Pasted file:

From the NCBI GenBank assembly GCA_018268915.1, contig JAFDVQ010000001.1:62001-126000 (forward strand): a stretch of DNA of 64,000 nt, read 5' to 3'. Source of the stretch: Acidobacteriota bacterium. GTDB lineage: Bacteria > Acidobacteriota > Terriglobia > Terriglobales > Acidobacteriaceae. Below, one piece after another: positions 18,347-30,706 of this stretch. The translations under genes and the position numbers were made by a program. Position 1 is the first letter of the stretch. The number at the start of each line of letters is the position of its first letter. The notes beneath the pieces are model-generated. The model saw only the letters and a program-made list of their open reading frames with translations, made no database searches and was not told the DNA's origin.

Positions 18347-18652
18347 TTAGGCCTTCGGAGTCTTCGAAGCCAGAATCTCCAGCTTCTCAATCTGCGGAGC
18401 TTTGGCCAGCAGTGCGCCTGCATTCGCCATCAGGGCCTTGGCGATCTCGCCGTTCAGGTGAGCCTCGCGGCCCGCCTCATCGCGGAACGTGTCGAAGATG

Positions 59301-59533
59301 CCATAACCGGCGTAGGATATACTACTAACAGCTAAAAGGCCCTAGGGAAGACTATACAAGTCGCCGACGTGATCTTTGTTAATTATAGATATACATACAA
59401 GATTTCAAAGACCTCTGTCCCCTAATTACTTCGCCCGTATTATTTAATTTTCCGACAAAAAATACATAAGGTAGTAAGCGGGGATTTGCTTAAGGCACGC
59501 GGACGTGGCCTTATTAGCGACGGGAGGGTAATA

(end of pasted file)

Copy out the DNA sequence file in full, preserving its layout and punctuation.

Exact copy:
From the NCBI GenBank assembly GCA_018268915.1, contig JAFDVQ010000001.1:62001-126000 (forward strand): a stretch of DNA of 64,000 nt, read 5' to 3'. Source of the stretch: Acidobacteriota bacterium. GTDB lineage: Bacteria > Acidobacteriota > Terriglobia > Terriglobales > Acidobacteriaceae. Below, one piece after another: positions 18,347-30,706 of this stretch. The translations under genes and the position numbers were made by a program. Position 1 is the first letter of the stretch. The number at the start of each line of letters is the position of its first letter. The notes beneath the pieces are model-generated. The model saw only the letters and a program-made list of their open reading frames with translations, made no database searches and was not told the DNA's origin.

Positions 18347-18652
18347 TTAGGCCTTCGGAGTCTTCGAAGCCAGAATCTCCAGCTTCTCAATCTGCGGAGC
18401 TTTGGCCAGCAGTGCGCCTGCATTCGCCATCAGGGCCTTGGCGATCTCGCCGTTCAGGTGAGCCTCGCGGCCCGCCTCATCGCGGAACGTGTCGAAGATG

Positions 59301-59533
59301 CCATAACCGGCGTAGGATATACTACTAACAGCTAAAAGGCCCTAGGGAAGACTATACAAGTCGCCGACGTGATCTTTGTTAATTATAGATATACATACAA
59401 GATTTCAAAGACCTCTGTCCCCTAATTACTTCGCCCGTATTATTTAATTTTCCGACAAAAAATACATAAGGTAGTAAGCGGGGATTTGCTTAAGGCACGC
59501 GGACGTGGCCTTATTAGCGACGGGAGGGTAATA